Thursday, January 26, 2012

Chateau de Chambord in the Loire Valley

       The Loire Valley in France is known as 'the garden of France' and 'the country of a thousand castles'. On a seven day visit I wondered through a glorious land of vineyards and flowers and explored at least eight of its 1,000 castles. Of those, I found the Chateau de Chambord to be the most spectacular.
       A mere two hour train ride from Paris, the chateau is situated in the centre of a 54 square kilometre forest. Enclosed within a 32 kilometre-long wall erected in the 16th century, the forest was once the hunting preserve of Francois 1. Still a wildlife refuge, its hunting rights are one of the perks of the presiding French President.
       For 25 years 1800 skilled artisans laboured on the building of the young French king's hunting lodge. This massive structure, France's second largest castle after Versailles, is crowned with a roof likened to the skyline of an Oriental city. Its upper terrace comprises an astounding array of lanterns, chimneys, cupolas, minarets and towers. During Francois' reign it was customary for ladies of the Court to gather on the terrace to watch the return of the hunt and for the King and his courtiers to enjoy spectacular events, many of them devised by Leonardo da Vinci.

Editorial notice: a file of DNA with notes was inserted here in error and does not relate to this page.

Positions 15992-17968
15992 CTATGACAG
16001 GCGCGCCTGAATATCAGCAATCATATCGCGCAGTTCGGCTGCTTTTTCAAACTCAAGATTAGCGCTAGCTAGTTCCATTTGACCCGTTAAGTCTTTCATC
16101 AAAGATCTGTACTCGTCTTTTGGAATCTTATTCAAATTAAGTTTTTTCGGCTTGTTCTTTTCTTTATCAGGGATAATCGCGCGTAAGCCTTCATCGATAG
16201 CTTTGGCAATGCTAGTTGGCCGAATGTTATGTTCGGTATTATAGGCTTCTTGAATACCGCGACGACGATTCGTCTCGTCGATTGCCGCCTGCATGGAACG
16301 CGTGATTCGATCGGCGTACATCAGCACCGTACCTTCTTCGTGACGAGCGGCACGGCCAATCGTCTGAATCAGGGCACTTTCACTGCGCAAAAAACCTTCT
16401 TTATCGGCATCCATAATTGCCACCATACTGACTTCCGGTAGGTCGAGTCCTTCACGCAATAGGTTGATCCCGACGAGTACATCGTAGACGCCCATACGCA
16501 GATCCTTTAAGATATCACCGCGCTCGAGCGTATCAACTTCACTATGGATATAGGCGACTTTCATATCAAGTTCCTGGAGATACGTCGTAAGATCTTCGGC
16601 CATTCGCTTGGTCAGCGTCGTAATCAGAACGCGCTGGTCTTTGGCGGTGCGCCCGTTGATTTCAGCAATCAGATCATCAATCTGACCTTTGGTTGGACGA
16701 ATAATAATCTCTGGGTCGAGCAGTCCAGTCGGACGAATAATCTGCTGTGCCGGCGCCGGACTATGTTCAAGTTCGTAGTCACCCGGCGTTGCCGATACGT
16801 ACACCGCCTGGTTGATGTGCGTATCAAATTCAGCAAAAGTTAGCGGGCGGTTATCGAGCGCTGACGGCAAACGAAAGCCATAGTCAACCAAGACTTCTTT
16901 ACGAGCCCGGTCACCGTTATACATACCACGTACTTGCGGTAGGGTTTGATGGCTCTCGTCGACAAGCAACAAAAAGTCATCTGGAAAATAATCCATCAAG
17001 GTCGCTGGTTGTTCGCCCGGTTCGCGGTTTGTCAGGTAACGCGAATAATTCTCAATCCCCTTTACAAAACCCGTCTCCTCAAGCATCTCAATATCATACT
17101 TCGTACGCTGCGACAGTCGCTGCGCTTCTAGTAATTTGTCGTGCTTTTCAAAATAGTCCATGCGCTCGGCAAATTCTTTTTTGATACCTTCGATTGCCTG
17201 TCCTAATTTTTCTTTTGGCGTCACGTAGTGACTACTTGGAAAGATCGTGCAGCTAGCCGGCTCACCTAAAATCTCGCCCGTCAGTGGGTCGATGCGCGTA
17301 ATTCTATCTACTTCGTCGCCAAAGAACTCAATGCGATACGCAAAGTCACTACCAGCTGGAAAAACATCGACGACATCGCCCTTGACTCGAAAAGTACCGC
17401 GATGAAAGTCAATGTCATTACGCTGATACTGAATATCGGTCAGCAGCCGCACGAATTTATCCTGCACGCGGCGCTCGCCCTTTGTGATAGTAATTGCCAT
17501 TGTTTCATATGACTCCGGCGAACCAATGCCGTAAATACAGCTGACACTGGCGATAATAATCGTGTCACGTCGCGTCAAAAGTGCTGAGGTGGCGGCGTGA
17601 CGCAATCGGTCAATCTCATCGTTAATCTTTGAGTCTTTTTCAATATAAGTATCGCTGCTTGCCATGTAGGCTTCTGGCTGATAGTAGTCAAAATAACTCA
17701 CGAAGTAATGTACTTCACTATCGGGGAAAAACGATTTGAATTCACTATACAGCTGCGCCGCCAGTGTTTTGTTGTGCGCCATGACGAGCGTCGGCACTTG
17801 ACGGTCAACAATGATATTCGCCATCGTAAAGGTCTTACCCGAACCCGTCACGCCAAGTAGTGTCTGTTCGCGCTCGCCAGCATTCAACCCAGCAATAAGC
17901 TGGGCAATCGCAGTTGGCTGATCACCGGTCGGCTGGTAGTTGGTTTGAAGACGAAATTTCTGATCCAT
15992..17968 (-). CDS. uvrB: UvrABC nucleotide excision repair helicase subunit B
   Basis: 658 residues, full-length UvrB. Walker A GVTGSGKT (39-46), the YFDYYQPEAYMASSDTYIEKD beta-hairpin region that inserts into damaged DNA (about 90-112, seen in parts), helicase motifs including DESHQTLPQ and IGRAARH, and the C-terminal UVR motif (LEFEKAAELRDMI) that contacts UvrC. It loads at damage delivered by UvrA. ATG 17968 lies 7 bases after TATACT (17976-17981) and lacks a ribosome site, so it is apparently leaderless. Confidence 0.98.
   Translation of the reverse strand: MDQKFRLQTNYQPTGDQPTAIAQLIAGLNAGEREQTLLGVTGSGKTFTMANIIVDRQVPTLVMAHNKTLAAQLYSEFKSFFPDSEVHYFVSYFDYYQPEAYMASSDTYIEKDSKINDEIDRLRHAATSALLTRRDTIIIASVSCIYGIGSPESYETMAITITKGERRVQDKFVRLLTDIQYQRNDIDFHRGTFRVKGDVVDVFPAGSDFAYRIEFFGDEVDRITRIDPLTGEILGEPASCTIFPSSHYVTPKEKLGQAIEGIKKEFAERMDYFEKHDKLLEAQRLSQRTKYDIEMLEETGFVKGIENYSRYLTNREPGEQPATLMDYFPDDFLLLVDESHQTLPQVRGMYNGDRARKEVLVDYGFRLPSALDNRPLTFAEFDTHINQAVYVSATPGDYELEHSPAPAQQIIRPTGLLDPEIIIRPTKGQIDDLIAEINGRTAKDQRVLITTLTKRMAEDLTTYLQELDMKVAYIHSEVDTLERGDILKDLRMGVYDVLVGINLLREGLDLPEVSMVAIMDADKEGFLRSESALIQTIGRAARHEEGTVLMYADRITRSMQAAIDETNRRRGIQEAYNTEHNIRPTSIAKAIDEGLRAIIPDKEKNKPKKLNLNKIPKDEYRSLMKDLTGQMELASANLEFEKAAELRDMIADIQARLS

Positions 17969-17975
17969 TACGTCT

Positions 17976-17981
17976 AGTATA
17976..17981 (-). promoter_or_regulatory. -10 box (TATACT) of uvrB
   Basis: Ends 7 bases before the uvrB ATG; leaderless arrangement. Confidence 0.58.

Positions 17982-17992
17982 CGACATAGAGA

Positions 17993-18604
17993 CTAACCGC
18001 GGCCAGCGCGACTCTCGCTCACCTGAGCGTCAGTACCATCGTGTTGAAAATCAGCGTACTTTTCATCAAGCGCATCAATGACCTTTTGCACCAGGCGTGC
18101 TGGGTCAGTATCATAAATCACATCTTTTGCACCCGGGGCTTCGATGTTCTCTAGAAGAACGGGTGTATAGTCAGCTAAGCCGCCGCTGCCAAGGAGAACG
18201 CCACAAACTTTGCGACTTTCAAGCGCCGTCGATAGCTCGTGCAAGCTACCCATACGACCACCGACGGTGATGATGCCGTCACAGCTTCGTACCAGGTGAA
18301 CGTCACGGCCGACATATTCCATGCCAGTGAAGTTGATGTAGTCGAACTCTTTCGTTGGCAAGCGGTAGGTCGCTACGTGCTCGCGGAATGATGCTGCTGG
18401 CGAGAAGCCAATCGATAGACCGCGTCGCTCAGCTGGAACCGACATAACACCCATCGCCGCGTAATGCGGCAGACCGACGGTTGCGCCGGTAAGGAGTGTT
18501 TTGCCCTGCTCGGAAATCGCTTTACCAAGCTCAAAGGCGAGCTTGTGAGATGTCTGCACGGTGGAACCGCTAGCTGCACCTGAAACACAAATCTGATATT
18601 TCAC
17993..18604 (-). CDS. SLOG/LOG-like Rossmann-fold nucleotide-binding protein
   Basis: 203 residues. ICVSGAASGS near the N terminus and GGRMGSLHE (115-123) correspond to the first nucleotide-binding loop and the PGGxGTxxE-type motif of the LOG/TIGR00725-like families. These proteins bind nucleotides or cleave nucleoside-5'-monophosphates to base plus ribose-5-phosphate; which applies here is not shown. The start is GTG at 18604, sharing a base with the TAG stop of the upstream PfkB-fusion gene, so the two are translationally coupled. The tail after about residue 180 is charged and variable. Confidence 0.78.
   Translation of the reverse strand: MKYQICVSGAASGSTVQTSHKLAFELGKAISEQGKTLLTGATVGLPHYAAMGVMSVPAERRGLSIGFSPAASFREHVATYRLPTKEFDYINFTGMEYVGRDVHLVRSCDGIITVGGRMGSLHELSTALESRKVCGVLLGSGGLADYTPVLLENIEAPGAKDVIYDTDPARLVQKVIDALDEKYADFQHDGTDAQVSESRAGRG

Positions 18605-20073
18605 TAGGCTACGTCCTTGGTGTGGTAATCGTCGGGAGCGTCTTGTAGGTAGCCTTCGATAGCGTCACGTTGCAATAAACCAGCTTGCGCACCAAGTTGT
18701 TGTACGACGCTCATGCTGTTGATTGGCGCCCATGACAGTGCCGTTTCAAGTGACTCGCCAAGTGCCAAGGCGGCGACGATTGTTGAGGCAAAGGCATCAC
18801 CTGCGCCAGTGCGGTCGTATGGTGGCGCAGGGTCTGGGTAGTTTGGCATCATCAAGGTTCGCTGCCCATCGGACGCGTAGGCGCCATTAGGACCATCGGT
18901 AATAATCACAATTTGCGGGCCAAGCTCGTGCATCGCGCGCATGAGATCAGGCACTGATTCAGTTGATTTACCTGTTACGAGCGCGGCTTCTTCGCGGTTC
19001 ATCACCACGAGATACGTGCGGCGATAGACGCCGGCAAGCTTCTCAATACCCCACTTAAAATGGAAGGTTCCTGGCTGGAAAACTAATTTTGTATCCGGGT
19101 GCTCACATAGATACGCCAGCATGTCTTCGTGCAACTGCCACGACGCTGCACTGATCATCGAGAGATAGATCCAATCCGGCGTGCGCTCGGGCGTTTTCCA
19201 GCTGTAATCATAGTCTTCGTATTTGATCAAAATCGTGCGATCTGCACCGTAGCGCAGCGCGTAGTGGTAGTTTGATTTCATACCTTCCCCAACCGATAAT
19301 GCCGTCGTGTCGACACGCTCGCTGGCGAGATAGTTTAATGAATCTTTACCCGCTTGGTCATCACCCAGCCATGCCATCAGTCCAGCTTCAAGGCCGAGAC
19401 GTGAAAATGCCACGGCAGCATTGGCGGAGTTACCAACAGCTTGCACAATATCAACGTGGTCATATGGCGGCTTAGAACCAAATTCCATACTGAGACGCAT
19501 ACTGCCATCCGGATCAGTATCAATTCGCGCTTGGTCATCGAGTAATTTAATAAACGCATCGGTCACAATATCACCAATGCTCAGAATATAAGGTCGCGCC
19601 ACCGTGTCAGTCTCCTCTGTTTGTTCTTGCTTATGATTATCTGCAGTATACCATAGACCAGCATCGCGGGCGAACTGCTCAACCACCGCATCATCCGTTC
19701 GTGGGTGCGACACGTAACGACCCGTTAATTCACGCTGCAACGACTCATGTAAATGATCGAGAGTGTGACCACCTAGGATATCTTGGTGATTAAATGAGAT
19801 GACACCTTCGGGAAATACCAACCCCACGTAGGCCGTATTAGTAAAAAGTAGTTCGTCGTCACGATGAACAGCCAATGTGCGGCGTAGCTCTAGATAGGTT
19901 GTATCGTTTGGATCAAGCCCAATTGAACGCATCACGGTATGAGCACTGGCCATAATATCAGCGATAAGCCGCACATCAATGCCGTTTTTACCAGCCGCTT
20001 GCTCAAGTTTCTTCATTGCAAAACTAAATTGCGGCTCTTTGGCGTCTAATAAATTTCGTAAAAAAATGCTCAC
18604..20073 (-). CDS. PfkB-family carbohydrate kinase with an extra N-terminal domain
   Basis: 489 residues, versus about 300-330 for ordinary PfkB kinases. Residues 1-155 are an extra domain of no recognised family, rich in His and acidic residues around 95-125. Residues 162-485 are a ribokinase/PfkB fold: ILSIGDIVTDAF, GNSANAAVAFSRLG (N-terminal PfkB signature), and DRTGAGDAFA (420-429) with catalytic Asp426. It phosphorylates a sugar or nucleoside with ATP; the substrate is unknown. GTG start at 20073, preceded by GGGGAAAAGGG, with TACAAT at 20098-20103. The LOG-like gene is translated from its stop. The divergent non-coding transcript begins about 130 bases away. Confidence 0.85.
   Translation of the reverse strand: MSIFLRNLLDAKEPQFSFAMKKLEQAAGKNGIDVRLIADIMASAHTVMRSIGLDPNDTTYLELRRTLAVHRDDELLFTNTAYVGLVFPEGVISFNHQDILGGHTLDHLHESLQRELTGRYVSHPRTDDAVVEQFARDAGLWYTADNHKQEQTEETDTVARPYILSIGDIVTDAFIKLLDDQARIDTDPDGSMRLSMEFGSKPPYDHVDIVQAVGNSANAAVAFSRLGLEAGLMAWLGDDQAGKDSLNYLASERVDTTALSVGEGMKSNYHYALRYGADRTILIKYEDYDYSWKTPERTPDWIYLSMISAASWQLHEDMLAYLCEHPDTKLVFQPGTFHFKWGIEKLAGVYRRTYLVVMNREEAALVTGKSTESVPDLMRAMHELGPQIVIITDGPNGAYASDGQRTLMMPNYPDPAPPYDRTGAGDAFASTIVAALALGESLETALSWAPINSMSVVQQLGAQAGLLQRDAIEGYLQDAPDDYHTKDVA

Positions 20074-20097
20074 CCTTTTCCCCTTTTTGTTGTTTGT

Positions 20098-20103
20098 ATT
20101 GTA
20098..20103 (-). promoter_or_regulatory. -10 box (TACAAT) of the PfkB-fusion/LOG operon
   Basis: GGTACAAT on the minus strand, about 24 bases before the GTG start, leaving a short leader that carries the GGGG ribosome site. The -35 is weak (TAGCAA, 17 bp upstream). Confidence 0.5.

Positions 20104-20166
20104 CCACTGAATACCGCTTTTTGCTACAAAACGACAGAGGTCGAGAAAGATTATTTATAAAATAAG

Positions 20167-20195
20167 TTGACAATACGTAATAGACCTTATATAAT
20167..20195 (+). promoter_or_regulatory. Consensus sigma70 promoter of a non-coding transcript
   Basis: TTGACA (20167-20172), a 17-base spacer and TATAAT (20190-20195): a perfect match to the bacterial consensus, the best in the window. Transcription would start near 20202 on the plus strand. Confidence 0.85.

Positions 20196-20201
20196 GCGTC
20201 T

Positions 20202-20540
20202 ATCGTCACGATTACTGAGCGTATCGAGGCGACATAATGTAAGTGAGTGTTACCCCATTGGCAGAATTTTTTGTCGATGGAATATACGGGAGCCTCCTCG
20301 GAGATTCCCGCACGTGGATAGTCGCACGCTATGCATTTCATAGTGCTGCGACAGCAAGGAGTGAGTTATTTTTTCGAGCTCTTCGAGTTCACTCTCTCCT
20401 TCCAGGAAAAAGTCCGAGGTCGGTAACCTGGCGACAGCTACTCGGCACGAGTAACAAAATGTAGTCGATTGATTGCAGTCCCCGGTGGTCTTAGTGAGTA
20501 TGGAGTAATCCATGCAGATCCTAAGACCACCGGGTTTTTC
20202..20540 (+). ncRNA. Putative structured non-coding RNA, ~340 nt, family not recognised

The mysterious centre of Leonardo's double-helix staircase
       One of Chambord's most famous attractions is a double-helix staircase attributed to Leonardo da Vinci. After studying his design sketches, its present caretakers are of the opinion that Leonardo was likely responsible for the staircase's unique design. Built around a circular central core lit by an opening at its apex, the stairway is such that climbers ascending do not come in contact with those descending.
Amboise Castle
       Although the origins of Chambord are uncertain, it is thought that Leonardo may have had more input into the castle design that just the staircase. He was a close confidant of the king, so much so that the king had an underground tunnel built from Amboise Castle to the artist's home so that he could visit for conversation with his mentor at any time of the day or night.

Photo copyright Anne Gordon

Posted by Anne Gordon on Thursday, 26th January 2012


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